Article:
When Mercer, a human resources firm, asked employers about their approach to pay transparency the results in March said 12% increased their approach and another 24% were considering it.
Of the 12% that increased their openness, the top reason was because of changing philosophies and strategies on pay (64%) and four in ten cited changing expectations from workers. Law changes were the reason for 36% in a portion of the survey allowing multiple responses.
“One of the reasons why we continue to see persistent pay disparities both in gender and race is so much of the process and decision-making about salary is hidden or secretive,” said Valerie Wilson of the Economic Policy Institute, a left-leaning think tank.
Wilson, director of the think tank’s Program on Race, Ethnicity, and the Economy, can’t quantify it, but does feel there’s more worker willingness to discuss pay — and that’s an important first step. Still, “you do need laws that really formalized it as a practice that everyone is required to adhere to.”
That’s especially the case now, because transparency laws can arm workers with the wage gap-narrowing information at a moment when so many women were trying to bounce back from the COVID economy’s harm to their career and savings, said Andrea Johnson, the National Women’s Law Center’s director of state policy, workplace justice & cross-cutting initiatives.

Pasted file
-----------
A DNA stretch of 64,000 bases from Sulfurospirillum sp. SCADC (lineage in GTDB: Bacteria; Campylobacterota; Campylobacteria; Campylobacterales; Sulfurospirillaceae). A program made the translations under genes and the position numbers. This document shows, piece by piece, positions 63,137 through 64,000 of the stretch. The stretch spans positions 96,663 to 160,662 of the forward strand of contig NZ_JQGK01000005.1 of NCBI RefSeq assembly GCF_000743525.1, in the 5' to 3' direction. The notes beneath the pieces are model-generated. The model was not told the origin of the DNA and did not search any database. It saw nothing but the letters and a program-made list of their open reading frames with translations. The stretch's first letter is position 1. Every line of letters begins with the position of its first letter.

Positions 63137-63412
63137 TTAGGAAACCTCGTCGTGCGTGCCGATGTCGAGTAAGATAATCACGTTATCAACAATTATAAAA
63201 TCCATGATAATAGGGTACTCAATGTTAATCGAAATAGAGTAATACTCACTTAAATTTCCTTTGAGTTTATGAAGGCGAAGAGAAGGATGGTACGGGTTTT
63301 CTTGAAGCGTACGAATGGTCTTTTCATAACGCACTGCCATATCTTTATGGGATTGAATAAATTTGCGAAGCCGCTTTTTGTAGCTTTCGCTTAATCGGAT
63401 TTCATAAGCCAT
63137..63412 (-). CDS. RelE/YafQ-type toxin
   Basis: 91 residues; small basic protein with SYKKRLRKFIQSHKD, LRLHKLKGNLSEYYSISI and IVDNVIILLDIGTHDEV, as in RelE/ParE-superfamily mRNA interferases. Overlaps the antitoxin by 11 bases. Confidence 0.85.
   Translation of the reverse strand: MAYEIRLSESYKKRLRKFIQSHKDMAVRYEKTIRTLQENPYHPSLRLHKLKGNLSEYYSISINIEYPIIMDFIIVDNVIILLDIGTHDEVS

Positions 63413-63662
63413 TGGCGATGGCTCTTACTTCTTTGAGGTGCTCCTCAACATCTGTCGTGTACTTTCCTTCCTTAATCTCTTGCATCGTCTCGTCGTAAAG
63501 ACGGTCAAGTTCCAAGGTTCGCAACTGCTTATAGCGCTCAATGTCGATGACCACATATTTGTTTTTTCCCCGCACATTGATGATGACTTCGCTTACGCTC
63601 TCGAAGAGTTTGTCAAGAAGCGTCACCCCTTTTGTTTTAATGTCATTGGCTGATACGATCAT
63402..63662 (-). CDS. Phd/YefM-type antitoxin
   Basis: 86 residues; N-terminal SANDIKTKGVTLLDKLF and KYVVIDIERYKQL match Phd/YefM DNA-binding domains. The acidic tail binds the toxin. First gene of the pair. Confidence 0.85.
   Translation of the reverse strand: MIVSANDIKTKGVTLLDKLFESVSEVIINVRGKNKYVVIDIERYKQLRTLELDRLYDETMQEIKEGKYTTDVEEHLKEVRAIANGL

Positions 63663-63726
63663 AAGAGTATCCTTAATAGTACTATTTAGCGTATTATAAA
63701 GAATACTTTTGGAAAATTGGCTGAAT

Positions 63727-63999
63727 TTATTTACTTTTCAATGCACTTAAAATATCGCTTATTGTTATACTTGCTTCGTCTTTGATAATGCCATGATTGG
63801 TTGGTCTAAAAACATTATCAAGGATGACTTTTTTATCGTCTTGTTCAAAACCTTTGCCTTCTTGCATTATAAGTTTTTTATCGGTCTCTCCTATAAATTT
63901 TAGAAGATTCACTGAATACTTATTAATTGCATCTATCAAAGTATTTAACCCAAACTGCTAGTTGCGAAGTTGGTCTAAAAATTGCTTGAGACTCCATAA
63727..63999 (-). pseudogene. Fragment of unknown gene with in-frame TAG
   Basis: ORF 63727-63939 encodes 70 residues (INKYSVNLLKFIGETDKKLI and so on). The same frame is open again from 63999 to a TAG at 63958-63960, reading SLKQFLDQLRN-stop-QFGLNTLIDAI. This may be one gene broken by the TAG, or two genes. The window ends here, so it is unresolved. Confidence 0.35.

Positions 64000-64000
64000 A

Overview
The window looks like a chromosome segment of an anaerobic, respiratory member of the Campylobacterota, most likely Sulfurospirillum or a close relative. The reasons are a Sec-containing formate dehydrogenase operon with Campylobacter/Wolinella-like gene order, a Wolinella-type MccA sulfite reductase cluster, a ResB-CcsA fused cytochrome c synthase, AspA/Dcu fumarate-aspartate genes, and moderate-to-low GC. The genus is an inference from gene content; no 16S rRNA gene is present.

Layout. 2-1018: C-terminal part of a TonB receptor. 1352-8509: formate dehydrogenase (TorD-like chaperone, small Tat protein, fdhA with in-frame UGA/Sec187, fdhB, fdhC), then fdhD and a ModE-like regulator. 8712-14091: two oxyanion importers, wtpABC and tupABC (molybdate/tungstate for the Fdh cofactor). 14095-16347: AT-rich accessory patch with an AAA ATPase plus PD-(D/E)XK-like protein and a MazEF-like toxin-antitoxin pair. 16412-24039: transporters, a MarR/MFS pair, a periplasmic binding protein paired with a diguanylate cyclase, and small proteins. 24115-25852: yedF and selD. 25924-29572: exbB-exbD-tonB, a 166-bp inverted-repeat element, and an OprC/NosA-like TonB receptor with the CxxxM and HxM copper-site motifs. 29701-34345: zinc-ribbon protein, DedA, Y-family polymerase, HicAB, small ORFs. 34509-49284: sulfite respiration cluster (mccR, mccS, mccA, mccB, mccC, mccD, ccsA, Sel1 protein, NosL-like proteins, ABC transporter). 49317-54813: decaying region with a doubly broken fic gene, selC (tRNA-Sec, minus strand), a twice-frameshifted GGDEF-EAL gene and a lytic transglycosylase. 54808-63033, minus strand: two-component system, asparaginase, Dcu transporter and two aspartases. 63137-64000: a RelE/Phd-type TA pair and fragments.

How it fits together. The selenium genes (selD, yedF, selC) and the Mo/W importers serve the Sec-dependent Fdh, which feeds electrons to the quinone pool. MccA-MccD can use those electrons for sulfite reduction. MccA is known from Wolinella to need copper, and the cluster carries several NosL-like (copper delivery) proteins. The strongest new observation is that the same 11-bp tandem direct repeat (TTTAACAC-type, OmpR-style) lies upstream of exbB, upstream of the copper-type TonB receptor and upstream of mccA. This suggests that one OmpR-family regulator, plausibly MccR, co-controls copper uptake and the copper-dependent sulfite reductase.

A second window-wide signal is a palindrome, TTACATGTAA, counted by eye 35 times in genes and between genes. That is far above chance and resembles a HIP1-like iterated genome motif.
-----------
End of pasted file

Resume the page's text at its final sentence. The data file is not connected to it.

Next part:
There’s been momentum on the issue and “salary range transparency is needed now. It’s urgently needed. Laws help accelerate that change.”
The organization’s testimony on the New York City law noted the power of salary information. “Nationally, the gender-based wage gap for all full-time workers, based on median earnings, is 18%. However, in the federal government, where pay rates are publicly available, the gender-based wage gap in 2017 was 7%,” the filing said.
The gender gap in New York City salaries
During the New York City Council vote, Williams noted white women in the city were making 84 cents on the dollar versus white men, pointing to research from the city’s Commission on Gender Equity. Hispanic women earned 46 cents for every dollar a white man earned, while it was 55 cents for Black women and 63 cents for Asian American women, she said.
The numbers were “startling” she added.
National numbers mirror the trend. Last year, median earnings for all women were 83% of what men earned, according to data from the Bureau of Labor Statistics.
Companies are supportive when it comes to pay parity and transparency, said Wylde. But there’s a couple things to consider. First, a strict focus on salary might not reveal the full picture because it doesn’t detail other forms of compensation, bonuses and benefits.
Besides, many employers are facing labor shortages and workers who are extremely willing to look around, Wylde said. The pay and compensation floated to people who have been on staff before the pandemic might look different compared to what’s being offered now, Wylde said. More information now could make existing workers raise eyebrows while tipping off competitors on pay.
“From an employer standpoint, this is a tough moment to be transparent because they are just figuring out what kind of incentive compensation they have to offer to attract and retain talent.”
It’s important to have laws in place now, Johnson said. Job seekers have sway in this market, but what about a future point when employers are the ones with the leverage, she said. “We still have that law maintaining that baseline.”